Harvester for its part attributes the deterioration in its relationship with Diehl to the latter's breach of their dealership agreement. According to statements in affidavits submitted by Harvester, Diehl, in November 1970, falsely reported to Harvester that 33 Harvester trucks, not on Diehl's premises, were at an independent body repair shop. A physical check of the body shop's premises by Harvester revealed that only one of the 33 trucks was actually there. Subsequent investigation showed that the trucks had already been delivered by Diehl to its customers without payment having been made to Harvester, as required under their agreement. As a result of this affair, Diehl was reprimanded, placed on a C.O.D. basis and subjected to frequent inventory checks.

 Schwenter and Austin both admit that Harvester was not paid in full prior to invoicing trucks to Diehl's customers, but contend that until late 1970 Harvester, although aware, had never complained of this practice.

 Harvester has also submitted correspondence between its personnel and Sargiss and a sworn statement by Sargiss indicating that Harvester was interested in placing a new dealership in the area formerly covered by Diehl.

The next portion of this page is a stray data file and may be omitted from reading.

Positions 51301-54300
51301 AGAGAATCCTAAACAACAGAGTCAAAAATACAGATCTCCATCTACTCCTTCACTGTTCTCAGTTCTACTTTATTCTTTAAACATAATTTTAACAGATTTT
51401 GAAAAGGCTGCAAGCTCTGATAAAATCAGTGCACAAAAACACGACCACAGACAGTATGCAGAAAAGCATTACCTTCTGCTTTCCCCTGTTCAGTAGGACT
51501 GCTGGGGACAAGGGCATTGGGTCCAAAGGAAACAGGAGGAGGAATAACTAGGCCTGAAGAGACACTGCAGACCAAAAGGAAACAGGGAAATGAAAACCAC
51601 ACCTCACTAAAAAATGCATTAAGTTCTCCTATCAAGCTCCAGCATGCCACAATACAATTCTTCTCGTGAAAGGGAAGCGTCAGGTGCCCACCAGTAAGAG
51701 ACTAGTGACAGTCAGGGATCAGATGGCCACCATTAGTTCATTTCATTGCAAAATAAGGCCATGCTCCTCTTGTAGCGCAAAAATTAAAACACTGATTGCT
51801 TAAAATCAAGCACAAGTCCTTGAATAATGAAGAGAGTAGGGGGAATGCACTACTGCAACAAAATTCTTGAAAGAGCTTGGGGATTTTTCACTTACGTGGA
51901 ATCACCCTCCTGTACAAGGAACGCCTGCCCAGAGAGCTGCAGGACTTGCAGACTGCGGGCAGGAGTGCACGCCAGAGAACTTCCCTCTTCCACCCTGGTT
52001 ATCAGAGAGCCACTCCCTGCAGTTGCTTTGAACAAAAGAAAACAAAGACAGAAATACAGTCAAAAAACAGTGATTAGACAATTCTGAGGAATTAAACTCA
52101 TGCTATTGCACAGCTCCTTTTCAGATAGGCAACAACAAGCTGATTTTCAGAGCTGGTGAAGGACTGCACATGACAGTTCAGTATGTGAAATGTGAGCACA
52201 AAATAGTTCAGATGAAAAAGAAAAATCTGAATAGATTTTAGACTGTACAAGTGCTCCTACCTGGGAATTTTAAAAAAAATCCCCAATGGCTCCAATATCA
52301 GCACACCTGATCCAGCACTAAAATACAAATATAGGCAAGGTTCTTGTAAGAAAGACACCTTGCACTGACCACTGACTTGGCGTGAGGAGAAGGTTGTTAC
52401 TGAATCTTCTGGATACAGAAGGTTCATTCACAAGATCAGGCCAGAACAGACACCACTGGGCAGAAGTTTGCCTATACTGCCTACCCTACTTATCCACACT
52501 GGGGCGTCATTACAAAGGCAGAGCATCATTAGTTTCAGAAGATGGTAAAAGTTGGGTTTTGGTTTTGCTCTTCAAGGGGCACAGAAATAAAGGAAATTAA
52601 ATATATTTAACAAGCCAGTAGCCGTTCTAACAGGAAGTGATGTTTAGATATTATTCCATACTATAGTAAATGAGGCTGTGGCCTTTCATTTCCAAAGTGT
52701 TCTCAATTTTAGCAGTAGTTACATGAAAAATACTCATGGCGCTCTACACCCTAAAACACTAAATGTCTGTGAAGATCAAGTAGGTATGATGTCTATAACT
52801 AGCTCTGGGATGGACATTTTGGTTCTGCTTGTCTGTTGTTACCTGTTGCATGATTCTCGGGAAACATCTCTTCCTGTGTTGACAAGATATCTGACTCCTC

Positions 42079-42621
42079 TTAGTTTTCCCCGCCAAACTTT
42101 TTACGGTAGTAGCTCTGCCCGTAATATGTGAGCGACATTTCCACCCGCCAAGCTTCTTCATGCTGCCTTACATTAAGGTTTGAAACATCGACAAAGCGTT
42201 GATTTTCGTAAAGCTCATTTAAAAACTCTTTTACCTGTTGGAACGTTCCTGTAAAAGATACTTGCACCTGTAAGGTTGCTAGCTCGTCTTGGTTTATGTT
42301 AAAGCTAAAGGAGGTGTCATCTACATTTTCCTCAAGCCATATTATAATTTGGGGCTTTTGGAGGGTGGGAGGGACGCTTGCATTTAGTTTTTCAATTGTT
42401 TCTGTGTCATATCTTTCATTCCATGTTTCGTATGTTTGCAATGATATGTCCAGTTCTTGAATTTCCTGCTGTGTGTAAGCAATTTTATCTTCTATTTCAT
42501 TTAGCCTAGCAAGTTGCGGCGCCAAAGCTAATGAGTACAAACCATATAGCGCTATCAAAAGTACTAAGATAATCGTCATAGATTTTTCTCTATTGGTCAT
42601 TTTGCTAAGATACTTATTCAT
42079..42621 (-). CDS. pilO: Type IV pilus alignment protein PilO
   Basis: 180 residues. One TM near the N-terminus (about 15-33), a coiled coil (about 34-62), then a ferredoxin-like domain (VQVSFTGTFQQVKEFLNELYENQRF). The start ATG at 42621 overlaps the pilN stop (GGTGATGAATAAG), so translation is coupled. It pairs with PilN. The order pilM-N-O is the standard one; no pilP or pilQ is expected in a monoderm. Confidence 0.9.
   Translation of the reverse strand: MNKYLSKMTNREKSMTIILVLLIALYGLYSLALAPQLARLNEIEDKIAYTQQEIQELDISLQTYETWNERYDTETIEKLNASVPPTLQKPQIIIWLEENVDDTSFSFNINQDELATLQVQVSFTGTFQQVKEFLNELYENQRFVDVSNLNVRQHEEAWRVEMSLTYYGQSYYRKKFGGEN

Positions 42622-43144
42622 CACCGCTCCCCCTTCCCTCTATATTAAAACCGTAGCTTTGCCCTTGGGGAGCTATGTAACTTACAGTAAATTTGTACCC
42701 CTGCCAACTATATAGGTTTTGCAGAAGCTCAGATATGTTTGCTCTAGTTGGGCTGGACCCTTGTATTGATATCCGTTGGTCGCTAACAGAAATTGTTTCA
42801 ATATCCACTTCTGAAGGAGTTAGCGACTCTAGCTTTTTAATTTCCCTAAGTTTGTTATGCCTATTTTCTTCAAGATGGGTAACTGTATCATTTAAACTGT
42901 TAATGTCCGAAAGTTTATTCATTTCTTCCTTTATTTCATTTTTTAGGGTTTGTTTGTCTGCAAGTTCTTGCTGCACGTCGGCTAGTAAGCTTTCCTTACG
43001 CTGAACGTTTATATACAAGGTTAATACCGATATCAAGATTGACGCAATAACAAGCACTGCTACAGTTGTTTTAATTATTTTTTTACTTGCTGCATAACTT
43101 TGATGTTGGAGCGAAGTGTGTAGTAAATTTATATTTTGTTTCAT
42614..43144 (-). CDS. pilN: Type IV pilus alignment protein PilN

Against that background, we turn to a discussion of plaintiffs' antitrust claims and defendants' motion for their summary dismissal.

 The § 1 Claims

 Diehl alleges that at least since 1965 and continuing to the present, Harvester and IHCC

 
"together with co-conspirators presently unknown to plaintiffs, have conspired or contracted to restrain trade in, and have attempted and are attempting to monopolize, the distribution and sale and leasing of Harvester trucks as well as parts and accessories therefor in the New York market . . . ." Supplemental Complaint para. 14.